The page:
They aren’t dying at the hands of strangers. Their parents, or their parents’ partners, are usually culpable.
As the deaths thrust the child welfare agency into the public spotlight, an investigation by the newspaper has found that the agency is hemorrhaging staff even as reports of child abuse and neglect soar.
That dual crisis has left the agency struggling to respond to reports that children are being beaten, sexually abused and drugged within their own homes. Children in Louisiana have died at a rate 50% higher than the national average over the past decade. Louisiana youths were killed at the highest rate of any state in 2020.
The Department of Children and Family Services is charged with a range of responsibilities, including doling out food stamps and staffing shelters during hurricanes and other disasters. Perhaps its gravest and most difficult task is investigating child abuse and persuading juvenile court judges to approve taking children out of their homes if they are believed to be in danger.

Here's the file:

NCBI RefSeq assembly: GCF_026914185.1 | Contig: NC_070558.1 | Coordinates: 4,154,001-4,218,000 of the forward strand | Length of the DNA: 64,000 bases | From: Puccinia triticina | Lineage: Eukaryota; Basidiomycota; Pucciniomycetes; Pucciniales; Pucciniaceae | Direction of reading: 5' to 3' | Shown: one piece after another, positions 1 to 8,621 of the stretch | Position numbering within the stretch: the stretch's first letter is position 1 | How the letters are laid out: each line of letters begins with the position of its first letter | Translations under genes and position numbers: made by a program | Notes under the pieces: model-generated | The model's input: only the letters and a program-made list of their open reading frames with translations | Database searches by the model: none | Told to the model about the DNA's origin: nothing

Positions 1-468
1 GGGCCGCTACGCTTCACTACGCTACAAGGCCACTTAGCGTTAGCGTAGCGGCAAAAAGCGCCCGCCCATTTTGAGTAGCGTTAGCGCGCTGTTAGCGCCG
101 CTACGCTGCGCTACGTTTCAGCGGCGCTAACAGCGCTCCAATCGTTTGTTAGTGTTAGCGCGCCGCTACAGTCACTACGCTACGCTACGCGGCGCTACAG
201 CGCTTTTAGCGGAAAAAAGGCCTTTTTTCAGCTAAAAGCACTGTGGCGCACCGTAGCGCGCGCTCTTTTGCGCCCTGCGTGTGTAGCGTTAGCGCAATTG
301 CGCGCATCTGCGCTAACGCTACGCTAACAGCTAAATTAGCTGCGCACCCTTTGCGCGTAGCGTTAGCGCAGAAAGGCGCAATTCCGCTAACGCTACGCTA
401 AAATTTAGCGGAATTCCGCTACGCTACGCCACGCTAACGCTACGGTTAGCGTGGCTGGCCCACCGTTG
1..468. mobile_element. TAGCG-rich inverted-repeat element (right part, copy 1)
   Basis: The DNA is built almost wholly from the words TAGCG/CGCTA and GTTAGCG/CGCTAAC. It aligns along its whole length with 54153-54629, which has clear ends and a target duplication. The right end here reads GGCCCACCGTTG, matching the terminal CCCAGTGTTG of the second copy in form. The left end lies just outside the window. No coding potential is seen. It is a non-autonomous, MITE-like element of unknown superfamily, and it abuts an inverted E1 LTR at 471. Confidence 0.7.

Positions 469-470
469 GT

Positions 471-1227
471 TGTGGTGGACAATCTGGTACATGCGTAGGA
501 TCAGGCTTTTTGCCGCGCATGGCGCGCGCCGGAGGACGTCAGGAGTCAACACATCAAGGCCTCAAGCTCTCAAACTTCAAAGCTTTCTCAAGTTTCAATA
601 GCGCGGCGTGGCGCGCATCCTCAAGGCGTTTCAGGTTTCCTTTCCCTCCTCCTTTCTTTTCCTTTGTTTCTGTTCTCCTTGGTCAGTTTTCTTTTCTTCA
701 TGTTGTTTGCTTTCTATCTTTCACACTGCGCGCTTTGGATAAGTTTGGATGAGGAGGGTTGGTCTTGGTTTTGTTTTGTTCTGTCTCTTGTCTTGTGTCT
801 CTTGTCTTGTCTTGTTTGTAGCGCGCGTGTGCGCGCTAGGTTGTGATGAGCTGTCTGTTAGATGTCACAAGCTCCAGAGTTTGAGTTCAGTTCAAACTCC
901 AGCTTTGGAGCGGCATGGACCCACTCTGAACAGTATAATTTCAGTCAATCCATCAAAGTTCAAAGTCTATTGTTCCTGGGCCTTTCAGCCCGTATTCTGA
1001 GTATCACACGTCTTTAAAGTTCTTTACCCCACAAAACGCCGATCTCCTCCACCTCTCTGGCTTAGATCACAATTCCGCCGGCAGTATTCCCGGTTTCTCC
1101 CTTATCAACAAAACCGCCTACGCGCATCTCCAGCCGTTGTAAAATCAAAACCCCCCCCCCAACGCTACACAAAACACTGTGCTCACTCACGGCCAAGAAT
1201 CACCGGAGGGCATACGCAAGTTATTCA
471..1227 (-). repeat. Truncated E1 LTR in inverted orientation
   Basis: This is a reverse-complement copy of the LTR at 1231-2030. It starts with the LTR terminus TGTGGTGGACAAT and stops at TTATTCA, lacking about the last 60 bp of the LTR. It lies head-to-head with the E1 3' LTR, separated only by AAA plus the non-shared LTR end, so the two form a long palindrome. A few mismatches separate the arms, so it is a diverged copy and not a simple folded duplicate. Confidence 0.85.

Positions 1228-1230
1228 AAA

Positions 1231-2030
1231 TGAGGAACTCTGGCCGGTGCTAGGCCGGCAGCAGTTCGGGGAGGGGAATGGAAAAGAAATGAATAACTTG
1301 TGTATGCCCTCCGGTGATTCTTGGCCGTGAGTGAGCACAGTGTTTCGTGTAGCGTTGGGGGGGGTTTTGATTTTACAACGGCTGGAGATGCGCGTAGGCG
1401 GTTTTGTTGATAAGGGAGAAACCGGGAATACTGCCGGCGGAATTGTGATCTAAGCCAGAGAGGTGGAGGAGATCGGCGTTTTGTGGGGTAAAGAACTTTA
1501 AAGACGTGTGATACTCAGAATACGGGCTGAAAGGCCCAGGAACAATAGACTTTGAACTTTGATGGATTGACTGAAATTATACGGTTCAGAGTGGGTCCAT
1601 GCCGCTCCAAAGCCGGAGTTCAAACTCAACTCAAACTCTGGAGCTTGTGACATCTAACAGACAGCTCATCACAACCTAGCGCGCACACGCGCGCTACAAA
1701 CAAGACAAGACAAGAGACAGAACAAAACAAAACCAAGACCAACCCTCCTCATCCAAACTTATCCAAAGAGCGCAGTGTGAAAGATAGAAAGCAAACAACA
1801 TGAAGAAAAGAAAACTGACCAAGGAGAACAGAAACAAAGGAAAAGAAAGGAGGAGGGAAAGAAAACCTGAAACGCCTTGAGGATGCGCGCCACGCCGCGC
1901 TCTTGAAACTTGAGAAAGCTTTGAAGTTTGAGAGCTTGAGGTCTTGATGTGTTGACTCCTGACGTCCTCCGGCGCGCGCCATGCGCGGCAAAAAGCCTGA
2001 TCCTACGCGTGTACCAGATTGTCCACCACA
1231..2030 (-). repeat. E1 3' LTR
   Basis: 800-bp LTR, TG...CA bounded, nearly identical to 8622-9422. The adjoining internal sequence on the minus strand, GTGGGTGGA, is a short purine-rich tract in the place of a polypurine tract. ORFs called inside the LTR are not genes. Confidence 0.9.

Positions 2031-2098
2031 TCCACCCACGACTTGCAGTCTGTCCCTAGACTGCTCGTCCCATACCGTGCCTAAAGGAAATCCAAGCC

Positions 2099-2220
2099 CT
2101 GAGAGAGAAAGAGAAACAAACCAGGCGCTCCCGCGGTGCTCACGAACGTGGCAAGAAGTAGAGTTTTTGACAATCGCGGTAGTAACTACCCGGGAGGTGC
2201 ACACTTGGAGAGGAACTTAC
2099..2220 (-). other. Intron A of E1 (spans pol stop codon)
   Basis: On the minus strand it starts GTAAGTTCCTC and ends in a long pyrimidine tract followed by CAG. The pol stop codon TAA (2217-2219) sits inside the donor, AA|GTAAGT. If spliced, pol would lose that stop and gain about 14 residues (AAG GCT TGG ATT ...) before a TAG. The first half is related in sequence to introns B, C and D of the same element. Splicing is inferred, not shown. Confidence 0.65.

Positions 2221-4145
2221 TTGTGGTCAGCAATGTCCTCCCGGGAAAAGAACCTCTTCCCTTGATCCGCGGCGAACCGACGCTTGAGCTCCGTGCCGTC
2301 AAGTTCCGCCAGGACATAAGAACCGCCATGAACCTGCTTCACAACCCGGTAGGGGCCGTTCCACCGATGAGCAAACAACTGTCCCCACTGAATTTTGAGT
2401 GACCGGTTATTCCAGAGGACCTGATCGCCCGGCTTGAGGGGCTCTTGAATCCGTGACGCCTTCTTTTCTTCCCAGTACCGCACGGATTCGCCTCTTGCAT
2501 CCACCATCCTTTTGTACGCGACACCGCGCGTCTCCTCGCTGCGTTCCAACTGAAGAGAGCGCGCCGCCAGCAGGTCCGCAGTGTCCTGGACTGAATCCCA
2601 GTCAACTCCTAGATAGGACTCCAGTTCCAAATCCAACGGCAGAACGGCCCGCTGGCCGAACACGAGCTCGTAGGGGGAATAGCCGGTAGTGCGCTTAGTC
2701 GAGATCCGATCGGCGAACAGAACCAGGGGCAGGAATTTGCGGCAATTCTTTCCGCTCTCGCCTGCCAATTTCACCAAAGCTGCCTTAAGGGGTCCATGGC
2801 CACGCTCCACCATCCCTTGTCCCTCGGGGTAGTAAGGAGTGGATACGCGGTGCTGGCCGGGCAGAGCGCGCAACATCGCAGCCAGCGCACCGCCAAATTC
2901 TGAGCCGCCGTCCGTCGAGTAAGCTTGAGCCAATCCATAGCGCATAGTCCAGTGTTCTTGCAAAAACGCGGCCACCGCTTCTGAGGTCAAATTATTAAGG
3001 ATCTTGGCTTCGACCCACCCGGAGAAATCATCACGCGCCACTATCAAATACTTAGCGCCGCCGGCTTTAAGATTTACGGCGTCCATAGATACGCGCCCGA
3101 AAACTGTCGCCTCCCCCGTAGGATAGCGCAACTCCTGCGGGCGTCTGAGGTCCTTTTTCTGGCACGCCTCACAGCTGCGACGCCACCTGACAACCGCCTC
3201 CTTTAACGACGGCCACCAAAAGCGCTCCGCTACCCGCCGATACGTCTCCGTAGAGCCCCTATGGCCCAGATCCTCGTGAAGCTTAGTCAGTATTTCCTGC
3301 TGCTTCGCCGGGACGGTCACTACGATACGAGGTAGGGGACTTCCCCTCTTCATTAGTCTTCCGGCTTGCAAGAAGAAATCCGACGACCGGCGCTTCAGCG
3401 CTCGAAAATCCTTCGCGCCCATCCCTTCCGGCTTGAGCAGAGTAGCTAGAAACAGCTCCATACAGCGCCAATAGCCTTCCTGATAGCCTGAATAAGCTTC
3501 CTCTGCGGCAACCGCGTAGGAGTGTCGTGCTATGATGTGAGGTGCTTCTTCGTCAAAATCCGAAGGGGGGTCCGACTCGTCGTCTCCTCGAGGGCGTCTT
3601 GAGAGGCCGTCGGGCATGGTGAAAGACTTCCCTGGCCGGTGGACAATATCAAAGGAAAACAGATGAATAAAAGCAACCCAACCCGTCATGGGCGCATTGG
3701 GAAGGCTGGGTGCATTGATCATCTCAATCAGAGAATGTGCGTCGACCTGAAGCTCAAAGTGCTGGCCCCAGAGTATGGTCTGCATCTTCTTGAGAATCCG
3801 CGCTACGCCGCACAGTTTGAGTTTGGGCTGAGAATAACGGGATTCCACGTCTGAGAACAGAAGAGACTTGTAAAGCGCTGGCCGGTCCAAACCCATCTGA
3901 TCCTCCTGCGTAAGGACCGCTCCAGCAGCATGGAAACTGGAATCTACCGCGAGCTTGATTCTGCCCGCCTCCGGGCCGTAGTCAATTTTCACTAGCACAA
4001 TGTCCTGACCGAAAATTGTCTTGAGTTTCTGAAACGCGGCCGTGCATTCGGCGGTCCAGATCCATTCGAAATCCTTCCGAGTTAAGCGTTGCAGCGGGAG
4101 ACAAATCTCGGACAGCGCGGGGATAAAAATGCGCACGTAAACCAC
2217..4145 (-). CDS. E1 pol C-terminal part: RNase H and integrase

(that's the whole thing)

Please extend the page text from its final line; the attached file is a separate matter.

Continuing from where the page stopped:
But the agency has hundreds of unfilled jobs, and Secretary Marketa Garner Walters says the shortages partly explain why staffers failed to protect Mitchell. She said a caseworker made one visit to the family when they were not home. Before she could visit again, she got diverted onto another urgent case — one that prompted her to remove several children from another home that presented immediate danger.
“If the worker hadn’t been overloaded, hadn’t had an incredibly high caseload, hadn’t had the removal of seven kids, hadn’t had to work 30 hours of overtime, hadn’t had been running around overburdened, she could have paid closer attention,” Walters said. “And so if the burden hadn’t have been so great, would she have been able to get back out quicker? Yes. That’s my belief.”